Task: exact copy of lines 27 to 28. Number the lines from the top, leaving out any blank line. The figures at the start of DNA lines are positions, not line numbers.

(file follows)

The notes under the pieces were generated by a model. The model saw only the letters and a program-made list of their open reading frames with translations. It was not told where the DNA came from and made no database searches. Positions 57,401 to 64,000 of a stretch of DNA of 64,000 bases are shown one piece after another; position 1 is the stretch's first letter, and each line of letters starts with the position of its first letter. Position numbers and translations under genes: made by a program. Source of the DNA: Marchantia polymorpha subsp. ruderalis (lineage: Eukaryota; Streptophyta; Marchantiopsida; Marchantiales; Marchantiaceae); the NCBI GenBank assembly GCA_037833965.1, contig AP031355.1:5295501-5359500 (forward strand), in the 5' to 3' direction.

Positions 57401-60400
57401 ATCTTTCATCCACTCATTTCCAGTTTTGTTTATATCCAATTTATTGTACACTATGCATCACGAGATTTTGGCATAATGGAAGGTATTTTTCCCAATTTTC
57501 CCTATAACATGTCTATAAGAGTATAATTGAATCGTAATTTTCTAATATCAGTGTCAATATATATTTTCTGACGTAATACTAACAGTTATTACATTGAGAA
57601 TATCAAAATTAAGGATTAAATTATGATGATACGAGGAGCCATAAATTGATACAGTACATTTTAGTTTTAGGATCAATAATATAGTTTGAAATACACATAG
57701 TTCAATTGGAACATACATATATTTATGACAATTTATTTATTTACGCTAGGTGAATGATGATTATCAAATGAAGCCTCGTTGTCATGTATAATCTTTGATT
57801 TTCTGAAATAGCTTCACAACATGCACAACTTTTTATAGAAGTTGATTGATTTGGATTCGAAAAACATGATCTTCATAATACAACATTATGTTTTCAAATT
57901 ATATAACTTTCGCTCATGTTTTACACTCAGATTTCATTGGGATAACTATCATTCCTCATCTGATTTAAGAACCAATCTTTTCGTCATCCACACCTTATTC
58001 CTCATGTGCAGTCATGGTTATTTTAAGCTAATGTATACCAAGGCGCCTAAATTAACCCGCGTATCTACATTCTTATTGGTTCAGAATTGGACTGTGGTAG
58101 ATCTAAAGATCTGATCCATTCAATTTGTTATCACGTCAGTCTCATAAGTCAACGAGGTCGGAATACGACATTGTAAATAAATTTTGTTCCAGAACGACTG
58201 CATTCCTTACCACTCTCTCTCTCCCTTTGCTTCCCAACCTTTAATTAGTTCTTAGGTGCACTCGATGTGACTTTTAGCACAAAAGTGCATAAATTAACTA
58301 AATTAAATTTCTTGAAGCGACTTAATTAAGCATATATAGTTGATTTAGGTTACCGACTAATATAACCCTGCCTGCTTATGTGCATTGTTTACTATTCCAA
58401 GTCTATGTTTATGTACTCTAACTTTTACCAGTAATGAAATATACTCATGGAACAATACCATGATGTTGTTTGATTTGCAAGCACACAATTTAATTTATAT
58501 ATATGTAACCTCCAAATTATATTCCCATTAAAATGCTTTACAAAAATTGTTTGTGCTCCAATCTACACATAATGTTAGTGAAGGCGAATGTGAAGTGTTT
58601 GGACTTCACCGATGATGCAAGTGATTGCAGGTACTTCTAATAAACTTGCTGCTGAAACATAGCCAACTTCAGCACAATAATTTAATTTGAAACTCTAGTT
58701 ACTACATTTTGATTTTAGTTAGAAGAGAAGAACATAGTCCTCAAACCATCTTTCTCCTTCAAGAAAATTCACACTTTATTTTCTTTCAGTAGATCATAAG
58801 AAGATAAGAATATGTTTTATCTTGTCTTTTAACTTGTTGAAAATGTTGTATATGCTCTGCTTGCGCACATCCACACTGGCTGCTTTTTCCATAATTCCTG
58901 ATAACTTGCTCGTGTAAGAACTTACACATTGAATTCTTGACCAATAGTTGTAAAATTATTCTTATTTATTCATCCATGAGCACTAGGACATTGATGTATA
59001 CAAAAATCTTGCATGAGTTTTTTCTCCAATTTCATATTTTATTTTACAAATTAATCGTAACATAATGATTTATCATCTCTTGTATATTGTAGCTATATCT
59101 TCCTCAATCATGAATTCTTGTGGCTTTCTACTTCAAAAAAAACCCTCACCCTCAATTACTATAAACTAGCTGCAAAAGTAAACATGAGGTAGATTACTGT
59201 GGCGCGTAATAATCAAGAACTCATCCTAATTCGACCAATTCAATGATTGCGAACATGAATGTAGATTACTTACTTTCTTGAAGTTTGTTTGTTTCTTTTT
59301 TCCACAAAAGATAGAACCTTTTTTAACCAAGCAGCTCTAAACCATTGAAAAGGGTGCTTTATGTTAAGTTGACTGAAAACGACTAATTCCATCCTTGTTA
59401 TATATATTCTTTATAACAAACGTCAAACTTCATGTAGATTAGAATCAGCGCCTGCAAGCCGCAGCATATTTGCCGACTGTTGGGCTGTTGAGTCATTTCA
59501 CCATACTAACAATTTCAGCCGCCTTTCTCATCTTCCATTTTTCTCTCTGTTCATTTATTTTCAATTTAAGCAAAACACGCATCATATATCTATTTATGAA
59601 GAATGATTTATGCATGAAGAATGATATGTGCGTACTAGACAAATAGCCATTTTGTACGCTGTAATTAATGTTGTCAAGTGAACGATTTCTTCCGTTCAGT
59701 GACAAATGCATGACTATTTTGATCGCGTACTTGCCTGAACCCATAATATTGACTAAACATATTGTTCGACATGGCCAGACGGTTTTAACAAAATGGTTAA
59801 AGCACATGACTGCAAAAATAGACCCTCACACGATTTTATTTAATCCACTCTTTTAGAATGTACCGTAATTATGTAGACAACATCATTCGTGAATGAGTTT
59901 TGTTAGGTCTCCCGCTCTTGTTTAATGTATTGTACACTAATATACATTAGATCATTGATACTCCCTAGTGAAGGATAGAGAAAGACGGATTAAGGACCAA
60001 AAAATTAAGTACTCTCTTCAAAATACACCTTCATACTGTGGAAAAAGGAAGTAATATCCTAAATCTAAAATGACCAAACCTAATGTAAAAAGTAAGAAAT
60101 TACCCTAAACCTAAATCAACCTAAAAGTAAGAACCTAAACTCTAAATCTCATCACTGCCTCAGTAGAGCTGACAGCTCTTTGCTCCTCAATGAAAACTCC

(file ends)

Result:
59801 AGCACATGACTGCAAAAATAGACCCTCACACGATTTTATTTAATCCACTCTTTTAGAATGTACCGTAATTATGTAGACAACATCATTCGTGAATGAGTTT
59901 TGTTAGGTCTCCCGCTCTTGTTTAATGTATTGTACACTAATATACATTAGATCATTGATACTCCCTAGTGAAGGATAGAGAAAGACGGATTAAGGACCAA